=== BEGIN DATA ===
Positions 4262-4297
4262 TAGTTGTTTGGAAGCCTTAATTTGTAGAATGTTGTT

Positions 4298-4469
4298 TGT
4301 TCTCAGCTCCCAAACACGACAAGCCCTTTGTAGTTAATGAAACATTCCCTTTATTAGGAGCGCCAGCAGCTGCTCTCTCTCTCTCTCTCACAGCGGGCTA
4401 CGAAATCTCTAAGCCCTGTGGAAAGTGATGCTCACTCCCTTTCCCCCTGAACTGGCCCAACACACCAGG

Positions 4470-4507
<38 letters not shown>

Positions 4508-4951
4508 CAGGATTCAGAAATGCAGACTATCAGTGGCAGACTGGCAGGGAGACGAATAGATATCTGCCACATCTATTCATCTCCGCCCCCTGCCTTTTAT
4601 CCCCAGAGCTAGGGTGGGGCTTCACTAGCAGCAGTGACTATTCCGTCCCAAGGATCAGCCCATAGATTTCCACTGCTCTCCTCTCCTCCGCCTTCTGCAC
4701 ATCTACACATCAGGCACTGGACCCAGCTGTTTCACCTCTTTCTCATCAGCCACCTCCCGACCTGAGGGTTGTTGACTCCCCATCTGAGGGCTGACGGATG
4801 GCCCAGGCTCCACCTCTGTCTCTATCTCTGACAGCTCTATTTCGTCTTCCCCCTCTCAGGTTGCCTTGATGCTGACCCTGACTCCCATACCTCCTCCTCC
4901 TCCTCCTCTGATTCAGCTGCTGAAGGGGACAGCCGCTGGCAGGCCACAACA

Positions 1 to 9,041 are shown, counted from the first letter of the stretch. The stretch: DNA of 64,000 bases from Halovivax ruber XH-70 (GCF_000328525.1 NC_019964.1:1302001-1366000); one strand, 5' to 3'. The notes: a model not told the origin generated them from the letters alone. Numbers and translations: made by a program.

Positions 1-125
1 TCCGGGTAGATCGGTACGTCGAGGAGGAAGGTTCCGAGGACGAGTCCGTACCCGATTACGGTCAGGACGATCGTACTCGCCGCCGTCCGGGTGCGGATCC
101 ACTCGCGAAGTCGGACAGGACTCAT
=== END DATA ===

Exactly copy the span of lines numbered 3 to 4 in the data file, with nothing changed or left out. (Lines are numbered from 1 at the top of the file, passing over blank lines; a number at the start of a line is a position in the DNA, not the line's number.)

Positions 4298-4469
4298 TGT